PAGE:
So far I've caught everything ranging from bluegill just large enough to be considered bait to a 12lb brown trout using the Optix 30.  The only problems I had with the reel is that the screws that hold in the reel handle and the wire bail work loose with normal usage.  This got to be extremely annoying, especially when chasing white bass, so I'll be figuring out some way to fix these issues before the ice thaws this coming spring.  Even with those two issues the reel will stay in my arsenal this coming spring.  However It'll be getting pushed over to a bit heavier rod. 

Overall the reel gets 4 stars from me. 

How I Used:  I have the Quantum Optix 30 paired up with a Berkley Cherrywood ultralight rod.  The reel is spooled with 6lb flourocarbon P-line. 

Pros:  The Optix 30 is very economical in price.  The reel has a reasonably smooth drag and is pretty light weight.

Cons:  The screw that holds in the bail wire consistently comes loose.  As well the screw that holds in the reel handle in place comes loose with normal use which can be annoying. 

Price: $19.99

Sunday, December 1, 2013

Elk Playing With Photographer

I saw this video and had to share it with you all.  Check this out.

Saturday, November 30, 2013

A Few Quick Pics of This Year's Late Salmon Trip

This past august I was lucky enough to be able to take a little time out to go to the west side of the state for a short salmon fishing and camping trip.  It is something my dad, my hunting partner and myself had been planning on doing since earlier this summer.  However every time we’d come up with a date it would end up being inconvenient for one party or another.   But eventually we got it together and made our way up north to the Pere Marquette River to chase spawning salmon.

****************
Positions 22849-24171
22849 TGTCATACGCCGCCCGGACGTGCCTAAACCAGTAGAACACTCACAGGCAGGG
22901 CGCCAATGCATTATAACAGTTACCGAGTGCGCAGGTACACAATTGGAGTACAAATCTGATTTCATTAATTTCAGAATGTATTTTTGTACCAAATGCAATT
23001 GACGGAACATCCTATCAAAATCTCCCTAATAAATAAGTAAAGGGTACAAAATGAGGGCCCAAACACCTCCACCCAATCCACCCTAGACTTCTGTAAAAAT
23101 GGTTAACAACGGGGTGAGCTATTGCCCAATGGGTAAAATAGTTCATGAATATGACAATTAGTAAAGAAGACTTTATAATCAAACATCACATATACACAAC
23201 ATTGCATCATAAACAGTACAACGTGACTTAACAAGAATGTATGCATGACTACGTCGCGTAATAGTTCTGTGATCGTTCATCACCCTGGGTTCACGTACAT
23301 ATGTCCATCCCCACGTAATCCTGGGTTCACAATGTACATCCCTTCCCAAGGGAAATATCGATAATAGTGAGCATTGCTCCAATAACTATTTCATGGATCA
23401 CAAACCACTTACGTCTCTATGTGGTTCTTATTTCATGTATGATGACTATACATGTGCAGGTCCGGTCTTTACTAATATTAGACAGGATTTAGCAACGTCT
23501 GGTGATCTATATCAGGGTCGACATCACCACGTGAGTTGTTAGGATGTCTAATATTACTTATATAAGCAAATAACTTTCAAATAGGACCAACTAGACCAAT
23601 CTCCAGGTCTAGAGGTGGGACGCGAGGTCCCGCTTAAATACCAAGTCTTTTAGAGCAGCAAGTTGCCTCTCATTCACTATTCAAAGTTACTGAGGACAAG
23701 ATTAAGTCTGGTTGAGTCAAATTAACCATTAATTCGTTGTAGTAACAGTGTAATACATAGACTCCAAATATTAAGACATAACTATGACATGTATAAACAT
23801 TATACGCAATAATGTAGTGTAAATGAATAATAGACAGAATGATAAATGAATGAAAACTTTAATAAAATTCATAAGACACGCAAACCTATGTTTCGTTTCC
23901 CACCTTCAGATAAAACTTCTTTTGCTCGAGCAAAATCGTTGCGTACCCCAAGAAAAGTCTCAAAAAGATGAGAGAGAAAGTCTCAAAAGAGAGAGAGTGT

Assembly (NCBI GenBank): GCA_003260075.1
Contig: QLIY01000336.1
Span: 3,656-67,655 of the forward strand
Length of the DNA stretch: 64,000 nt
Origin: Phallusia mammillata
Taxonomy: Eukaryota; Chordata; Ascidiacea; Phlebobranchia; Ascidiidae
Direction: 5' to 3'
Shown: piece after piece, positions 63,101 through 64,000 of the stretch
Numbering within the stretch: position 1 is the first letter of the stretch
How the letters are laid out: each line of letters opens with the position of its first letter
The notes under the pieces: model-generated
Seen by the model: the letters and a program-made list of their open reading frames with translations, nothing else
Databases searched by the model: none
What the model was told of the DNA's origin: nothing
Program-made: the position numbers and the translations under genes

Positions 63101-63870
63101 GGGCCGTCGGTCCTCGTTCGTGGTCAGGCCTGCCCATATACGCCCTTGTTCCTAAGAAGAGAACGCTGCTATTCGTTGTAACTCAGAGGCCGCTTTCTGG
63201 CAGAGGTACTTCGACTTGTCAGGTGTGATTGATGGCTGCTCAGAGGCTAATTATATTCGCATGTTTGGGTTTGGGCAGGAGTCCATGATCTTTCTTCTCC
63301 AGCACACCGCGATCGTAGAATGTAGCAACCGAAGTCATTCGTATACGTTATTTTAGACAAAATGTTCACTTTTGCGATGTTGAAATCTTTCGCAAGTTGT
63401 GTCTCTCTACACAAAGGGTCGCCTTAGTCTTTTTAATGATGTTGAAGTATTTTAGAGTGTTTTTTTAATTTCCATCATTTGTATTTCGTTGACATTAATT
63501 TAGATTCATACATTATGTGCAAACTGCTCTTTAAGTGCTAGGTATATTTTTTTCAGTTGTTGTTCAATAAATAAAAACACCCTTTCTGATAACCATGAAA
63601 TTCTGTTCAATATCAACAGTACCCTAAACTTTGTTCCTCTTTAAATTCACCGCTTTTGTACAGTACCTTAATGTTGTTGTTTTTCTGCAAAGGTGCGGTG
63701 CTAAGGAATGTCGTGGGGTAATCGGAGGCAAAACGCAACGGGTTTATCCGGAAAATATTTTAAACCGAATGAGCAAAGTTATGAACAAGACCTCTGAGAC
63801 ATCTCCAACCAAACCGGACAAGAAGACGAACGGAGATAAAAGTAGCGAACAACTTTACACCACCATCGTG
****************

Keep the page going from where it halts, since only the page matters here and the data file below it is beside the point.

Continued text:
To say the least, we had a blast.  Below are a few pics from our trip.  We ended up catching quite  few fish over the course of two days, mostly snagging them.  However we did manage to catch 10 legal fish.  For bait I was using different fly patterns, mostly wooly bugger variations, but the most effective thing was a wooly bugger inline spinner that I make.  Which had a few fish biting at it out of aggression since the salmon this late in the spawn don't feed.   I'll post the pattern for the wooly bugger spinner that I make in a later post. 

Next year I'll making this trip a lot sooner so I can catch salmon while they're still fresh in the river and more aggressive. But this trip was still a lot of fun. 

Thanks for reading!

Me holding a decent sized salmon caught on a spinner.

My hunting partner with another nice salmon. 

Friday, November 22, 2013

How to Make Venison Stock

Venison stock
Stock is a key ingredient in many of the different dishes you'll make.  And venison stock is no different from any other type of stock in that way.  Venison stock gives you a tasty base for wild game soups, stews, gravies and many other dishes.  It's simple to make and can be tailored to your specific taste buds by simply changing out the ingredients or even smoking the bones rather than roasting them before making the stock.  Below is a quick recipe for venison stock that'll have you putting more of this years deer harvest to tasteful use. 

Materials Needed: 
Roasting pan
Large measuring cup or large bowl

Ingredients: (these ingredients you can add to or take away from according to your taste)
Deer, antelope, elk, or moose bones
4 to 6 carrots, cut into 2-inch pieces